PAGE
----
DO, however (if you really understand the inner workings) use crypto in a way that creates value and improves lives not just like a penny stock gamble. However, this is hard to do with all the thousands of get-rich-quick scams devouring the industry. Even big established cryptocurrencies perceived by the average investor to be stable show red flags and have high risk. For example, Tether is not tethered to USD, the creators of Tether also own a big exchange (about all the creators have criminal backgrounds) that was going bankrupt so they bailed it out with the reserves of Tether and switch tether's backing from 1 to 1 USD to USD + unknown assets. Now they can print their own money and have been which may inevitably burst their bubble if the court case against them doesn't cause a crash first. Likewise, with HEX and almost any other defi platform, there is not much anyone can do to prevent a rug pull or other financial crimes since the industry is unregulated. decentralized and anonymous. There are reasons why pump and dump, insider trading, and other practices were made illegal in the stock market.

    As for HEX, I don't know the owners. Hex does not have an about page, no company name after the copyright notice, just https://hex.com/disclaimer/ I don't see any transparency or reason to trust this company with any of my assets.


    P.S. Crypto assets are still taxable income.
    6 months ago
    Could you compete in it yourself Paul? You could be the permaculture control group, have one less gardener to pay and have a shot at keeping any final prize money as the operating capital.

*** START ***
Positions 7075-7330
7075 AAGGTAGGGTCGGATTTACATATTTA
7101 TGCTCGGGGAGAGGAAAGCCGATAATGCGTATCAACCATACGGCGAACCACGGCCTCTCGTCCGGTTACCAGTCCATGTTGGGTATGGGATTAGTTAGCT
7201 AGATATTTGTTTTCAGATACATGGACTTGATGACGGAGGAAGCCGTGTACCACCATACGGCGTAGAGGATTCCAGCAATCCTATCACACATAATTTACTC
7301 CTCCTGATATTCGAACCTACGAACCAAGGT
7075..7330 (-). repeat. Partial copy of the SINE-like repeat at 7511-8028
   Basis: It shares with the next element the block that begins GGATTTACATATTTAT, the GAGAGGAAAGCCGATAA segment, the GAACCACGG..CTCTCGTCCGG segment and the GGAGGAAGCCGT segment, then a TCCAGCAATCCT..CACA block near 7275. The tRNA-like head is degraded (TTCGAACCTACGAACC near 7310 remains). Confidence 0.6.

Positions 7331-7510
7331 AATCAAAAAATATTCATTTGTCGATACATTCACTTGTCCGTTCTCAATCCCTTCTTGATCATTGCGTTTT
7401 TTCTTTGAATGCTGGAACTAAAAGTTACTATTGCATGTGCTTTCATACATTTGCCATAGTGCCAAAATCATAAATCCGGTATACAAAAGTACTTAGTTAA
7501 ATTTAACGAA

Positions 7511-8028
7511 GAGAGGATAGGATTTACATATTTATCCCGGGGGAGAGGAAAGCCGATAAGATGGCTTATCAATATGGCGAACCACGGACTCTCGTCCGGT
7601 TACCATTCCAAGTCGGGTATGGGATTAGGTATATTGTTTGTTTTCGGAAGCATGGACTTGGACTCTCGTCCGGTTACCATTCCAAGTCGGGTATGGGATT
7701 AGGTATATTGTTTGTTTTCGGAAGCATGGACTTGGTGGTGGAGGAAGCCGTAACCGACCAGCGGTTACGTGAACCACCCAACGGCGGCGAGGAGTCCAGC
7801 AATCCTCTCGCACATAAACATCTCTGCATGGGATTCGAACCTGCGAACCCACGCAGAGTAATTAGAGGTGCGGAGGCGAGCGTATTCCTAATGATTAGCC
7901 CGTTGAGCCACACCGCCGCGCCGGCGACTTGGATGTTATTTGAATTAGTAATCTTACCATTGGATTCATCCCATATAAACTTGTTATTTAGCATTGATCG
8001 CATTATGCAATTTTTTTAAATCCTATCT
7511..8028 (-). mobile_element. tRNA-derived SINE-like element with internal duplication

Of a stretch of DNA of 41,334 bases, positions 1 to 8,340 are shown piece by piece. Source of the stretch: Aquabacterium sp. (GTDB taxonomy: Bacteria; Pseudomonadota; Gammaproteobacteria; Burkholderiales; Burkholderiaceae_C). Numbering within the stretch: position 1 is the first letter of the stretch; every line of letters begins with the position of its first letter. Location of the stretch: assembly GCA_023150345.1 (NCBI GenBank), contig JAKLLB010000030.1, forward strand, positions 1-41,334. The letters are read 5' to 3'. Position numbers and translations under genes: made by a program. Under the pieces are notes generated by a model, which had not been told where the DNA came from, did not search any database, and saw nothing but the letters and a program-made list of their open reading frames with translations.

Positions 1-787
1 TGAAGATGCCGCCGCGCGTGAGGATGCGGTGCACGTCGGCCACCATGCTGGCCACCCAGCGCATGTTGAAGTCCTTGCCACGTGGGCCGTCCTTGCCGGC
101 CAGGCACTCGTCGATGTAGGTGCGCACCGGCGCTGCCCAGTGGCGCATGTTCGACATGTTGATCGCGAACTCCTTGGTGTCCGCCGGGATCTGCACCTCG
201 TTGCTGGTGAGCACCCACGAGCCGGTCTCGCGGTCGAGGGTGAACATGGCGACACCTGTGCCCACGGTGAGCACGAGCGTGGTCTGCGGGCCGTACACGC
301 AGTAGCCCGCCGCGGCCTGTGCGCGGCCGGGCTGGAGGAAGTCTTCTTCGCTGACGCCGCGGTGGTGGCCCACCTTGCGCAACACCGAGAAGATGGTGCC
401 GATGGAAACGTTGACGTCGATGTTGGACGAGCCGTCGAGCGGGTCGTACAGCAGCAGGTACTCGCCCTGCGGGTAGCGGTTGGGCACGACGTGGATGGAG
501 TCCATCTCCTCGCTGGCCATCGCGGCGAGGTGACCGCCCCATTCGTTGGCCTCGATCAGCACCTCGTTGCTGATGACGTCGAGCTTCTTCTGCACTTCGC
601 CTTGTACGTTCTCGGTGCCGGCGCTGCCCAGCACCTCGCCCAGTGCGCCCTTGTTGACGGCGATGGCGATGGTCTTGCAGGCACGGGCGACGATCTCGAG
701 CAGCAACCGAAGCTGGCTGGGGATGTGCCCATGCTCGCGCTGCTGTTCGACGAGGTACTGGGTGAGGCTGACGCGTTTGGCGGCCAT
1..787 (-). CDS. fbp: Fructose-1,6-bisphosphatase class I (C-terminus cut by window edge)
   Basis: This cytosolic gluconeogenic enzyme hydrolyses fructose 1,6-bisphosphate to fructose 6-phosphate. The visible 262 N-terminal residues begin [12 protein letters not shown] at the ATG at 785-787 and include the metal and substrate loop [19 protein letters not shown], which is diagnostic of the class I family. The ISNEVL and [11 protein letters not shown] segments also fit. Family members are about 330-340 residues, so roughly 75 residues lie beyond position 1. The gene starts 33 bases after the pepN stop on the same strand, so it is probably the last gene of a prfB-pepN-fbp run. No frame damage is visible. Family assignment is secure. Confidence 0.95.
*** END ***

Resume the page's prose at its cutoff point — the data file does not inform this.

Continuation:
6 months ago

    John C Daley wrote:Here its best to wear heavy cotton jeans that hang loosely around your legs.
    The looseness makes it hard for fangs to get through to your leg.




    Time to dig the groovy leg warmers and bell bottoms out of the attic.
    11 months ago

    T Simpson wrote:fat/time travelers?




    Answer: F/T = Full-Time


    I don't know what is more surprising, how close I was with those random guesses, or that I have not seen full-time abbreviated that way before.
    11 months ago
    Try these in order:

    1)
    You could try and update to the latest version of Mozilla and see if that fixes the problem.

    2)
    You could also try disabling or updating your browser plugins:
    How to disable plugins

    3)

    You may also want to clear your browser cache:
    How to clear Firefox on Windows 7
    How to clear Firefox on Windows 8
    How to clear Firefox on Windows 10

    4)
    If those don't work you could try installing a different browser such as Chrome, DuckDuckGo or Ecosia

    5)
    Still, having issues? I would run a scan with windows defender and/or another antivirus program:
    How to scan on windows 10

    6)
    If that does not work then contact your internet service provider; they could be throttling your service during peak hours.

    7)
    If you are using windows 7 update to Windows 10 since Windows 7 is no longer supported by Microsoft see: Windows 7 End of Support Info this means windows 7 may no longer be secure and may be vulnerable to modern cyber-attacks.

    Hope this helps.

    1 year ago